As seen in the verse read before the ritual rape of the Ceremony where elites try to conceive children, Gilead’s oppression of women is rooted in a restrictive interpretation of the Bible. The Good Book has been used to justify racial prejudice in reality, and Atwood’s novel makes an elliptical reference to that history, one that appears to have given some thought to how Gilead would stratify citizens according to racial difference. On page 84, there’s a mention of the Children of Ham being resettled to National Homeland One, an incident that sound very much like forced relocation into something like camps or reservations. Children of Ham is a biblical reference to the son that Noah cursed and cast out in the Book of Genesis. Scholars have said that it’s difficult to read skin colour prejudice into the passage, but such an interpretation was used anyway to create justification for the chattel slavery system where black people were owned as property in the 18th and 19th Century. Atwood doesn’t specify what the Children of Ham look like or what ethnic group they belong to, but naming them in such a way suggests they deviate from Gilead’s elites in some significant identifiable way.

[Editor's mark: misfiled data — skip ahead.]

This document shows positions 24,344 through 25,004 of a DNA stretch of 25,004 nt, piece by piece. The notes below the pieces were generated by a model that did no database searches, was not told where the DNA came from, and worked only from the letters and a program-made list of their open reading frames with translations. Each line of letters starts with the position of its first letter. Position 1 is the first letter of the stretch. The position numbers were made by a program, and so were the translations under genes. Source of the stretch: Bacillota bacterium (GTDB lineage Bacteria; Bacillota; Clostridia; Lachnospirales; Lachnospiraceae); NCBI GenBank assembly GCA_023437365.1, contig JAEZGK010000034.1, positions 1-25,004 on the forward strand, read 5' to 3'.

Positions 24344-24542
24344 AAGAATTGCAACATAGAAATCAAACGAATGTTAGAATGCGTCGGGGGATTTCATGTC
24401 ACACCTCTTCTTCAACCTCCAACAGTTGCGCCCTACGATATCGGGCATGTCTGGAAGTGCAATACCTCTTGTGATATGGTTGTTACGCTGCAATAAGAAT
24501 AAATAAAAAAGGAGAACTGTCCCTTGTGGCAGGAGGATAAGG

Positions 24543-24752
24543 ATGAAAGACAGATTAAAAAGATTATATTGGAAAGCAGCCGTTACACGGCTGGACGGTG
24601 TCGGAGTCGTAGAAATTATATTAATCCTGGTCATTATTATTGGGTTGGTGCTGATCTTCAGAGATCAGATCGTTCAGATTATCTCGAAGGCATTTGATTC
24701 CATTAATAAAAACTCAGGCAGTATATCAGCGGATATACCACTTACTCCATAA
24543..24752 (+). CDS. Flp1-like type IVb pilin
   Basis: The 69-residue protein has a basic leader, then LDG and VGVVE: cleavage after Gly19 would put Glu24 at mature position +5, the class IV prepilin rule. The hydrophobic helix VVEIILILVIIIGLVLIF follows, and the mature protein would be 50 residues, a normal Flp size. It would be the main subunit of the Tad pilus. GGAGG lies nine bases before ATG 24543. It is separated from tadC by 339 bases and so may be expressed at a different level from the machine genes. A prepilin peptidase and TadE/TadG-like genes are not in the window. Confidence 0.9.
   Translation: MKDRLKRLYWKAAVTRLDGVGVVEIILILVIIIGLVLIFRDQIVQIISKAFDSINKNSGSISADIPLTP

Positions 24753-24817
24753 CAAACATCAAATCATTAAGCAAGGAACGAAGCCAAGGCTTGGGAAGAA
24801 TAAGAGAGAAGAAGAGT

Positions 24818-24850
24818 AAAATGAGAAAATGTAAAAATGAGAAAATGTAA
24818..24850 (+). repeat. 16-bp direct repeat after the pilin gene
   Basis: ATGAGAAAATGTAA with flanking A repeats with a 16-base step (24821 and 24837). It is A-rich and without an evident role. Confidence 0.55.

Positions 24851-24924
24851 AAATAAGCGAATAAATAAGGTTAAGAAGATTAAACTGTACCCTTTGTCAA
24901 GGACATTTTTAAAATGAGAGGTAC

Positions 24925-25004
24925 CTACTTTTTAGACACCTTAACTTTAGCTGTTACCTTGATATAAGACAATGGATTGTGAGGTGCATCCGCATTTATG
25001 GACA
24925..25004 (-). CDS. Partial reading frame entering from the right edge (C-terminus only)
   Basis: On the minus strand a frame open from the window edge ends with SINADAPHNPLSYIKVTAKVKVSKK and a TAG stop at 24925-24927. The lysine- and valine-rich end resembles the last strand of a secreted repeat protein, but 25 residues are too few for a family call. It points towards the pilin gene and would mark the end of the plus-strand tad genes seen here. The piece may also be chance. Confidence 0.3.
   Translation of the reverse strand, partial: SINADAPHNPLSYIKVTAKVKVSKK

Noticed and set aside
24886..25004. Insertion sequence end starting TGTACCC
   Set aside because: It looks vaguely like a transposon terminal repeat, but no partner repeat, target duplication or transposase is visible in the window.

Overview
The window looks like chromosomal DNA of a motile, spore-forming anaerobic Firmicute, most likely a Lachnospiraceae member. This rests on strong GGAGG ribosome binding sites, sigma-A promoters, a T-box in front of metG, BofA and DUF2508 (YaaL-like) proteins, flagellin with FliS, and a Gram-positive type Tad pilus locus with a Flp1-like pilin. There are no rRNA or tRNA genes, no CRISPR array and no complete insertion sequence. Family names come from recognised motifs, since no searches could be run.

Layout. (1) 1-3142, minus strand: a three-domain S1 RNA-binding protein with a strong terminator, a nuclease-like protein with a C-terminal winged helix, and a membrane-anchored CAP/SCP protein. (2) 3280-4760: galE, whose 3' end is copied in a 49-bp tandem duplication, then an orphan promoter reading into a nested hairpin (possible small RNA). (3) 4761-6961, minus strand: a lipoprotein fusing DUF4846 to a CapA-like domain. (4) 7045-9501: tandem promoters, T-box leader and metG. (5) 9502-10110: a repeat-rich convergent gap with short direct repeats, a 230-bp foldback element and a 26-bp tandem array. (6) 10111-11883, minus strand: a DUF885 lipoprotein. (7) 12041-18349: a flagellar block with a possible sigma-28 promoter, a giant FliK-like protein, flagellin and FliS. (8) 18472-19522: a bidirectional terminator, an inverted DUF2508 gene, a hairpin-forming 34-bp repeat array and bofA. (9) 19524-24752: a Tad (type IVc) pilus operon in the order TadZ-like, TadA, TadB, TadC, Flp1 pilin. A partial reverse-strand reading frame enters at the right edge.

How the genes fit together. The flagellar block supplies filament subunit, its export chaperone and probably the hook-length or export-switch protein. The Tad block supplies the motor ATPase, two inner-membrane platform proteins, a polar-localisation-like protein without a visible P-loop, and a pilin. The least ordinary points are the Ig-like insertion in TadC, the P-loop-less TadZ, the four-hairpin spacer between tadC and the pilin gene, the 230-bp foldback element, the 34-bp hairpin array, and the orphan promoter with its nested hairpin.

The Handmaid’s Tale TV show backs away from that, creating a fiction where people of colour don’t get treated any differently than white people, which is nonsense. There’s an old canard that you can hear when you’re a non-white person in a predominantly white institution: “When I look at you, I don’t see a marginalised/minority person, I just see a person.” It’s meant to sound nice, as if the sticky aura of being legally and culturally Othered doesn’t matter in that moment. But those words often come across as erasure, too — a privileged ignorance that elides the joys and pains of living your specific life. It’s an attitude that removes a level of dimensionality from those it’s directed at and it’s how The Handmaid’s Tale treats its non-white characters.